Langlais’ version blends 70 per cent Cointreau orange liqueur with 30 per cent Rémy Martin cognac that was especially made for Cointreau. Her original recipe also includes macerations of nuts and almonds.
Alfred Cointreau, a 6th generation member of the Cointreau family who arrived in Australia this week for the launch of Cointreau Noir, told TheShout that Langlais had taken the original Majestic recipe and given it “a feminine and glamorous touch”.
Cointreau said the new product was crafted with several objectives in mind, including providing a product for lovers of single malt whisky and dark rum as well as making cognac more approachable for female drinkers.
“We also created Cointreau Noir to educate the American culture to neat or on ice consumption,” said Cointreau.
“We are looking forward to seeing the feedback from consumers and bartenders, which so far has all been good.”
He said he is also looking forward to seeing what type of cocktails local bartenders come up with using Cointreau Noir, as he highly regards the Australian cocktail culture.
“I think after a few months in Australia we will have very good [Cointreau Noir] cocktail recipes because I think the creativity of bartenders here is quite good.”
Khun Thump’s Orange Swing cocktail with Cointreau, Cointreau orange cream, peach schnapps, pineapple juice, cloves and mango ikura. Enjoy it at Perfume: Fragrance Bar and Aromatic Cuisine #cointreau #cocktail #drinks #cointreaulimeandsoda #drinkoftheday #drink #libation #libations #instadrink #mixology #bar #cocktailbar #mixologist #bartender #party #drinkoftheweek #drinkofthenight #drinksofinstagram #fun #instalike #photooftheday #instagood #like #beautiful #instadaily #awesome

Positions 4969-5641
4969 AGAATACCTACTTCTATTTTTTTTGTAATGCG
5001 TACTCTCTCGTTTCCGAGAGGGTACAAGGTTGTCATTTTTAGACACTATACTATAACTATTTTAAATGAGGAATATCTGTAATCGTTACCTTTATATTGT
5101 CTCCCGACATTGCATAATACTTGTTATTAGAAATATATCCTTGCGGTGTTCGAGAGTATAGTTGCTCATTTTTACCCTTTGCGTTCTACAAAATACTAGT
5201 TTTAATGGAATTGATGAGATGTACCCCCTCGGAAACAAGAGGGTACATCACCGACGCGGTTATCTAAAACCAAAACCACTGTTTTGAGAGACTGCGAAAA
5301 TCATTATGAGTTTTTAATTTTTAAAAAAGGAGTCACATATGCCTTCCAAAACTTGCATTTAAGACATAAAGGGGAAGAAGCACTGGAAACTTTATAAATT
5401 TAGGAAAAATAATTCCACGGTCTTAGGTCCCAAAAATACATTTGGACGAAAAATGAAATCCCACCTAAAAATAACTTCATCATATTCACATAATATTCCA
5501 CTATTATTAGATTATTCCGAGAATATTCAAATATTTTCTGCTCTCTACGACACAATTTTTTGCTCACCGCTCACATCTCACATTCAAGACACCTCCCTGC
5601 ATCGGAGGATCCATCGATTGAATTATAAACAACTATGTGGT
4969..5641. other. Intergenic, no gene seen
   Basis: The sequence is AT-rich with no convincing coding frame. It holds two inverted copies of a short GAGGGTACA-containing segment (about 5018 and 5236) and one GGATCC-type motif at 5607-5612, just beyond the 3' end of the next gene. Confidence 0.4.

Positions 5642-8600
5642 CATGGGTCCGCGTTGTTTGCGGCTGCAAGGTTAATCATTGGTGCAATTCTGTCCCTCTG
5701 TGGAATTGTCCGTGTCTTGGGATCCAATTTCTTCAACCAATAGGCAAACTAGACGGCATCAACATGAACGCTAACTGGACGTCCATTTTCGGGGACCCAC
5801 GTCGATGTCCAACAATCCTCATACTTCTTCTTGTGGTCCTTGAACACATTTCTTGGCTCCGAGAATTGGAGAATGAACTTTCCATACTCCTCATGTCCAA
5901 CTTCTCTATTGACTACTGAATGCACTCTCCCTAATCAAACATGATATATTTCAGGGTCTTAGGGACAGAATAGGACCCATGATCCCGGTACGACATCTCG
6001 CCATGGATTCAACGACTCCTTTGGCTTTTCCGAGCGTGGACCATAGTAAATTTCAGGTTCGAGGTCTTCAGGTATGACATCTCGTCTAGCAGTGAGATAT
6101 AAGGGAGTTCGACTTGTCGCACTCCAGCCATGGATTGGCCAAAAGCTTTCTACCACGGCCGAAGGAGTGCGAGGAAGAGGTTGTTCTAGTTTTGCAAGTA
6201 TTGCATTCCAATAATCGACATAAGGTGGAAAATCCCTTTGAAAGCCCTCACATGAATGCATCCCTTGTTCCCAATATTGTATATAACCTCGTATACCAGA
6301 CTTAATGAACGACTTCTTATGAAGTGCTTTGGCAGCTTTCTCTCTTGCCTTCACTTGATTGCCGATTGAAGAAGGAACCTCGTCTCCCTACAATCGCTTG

Cointreau Fizz Cucumber Basil
5 cl Cointreau
2 cl fresh lime juice
3 cm of cucumber
4 fresh basil leaves
10 cl sparkling water
Muddle the cucumber dices with basil leaves in a cocktail shaker. Add Cointreau and lime juice. Fill with ice and shake until the metal tin is frosted. Strain into the glass over ice, and top off with sparkling water.
Alfred Cointreau is on his way to New Zealand, and guess what he saw in the plane’s cocktail menu… #cointreau #cocktail #drinks #cointreaulimeandsoda #drinkoftheday #drink #libation #libations #instadrink #mixology #bar #cocktailbar #mixologist #bartender #party #drinkoftheweek #drinkofthenight #drinksofinstagram #beautiful #picoftheday #bestoftheday #instamood #nice #instapic #instaphoto #photooftheday
Alfred Cointreau serves up cocktail for Paul
The great-great-grandson of Edouard Cointreau is in New Zealand promoting the launch of Cointreau Noir.
Alfred Cointreau falls into his role naturally as the Heritage Manager for the Cointreau brand.
It is the 27-year-old Frenchman’s first time in New Zealand and he is live in the studio to make a cocktail or two.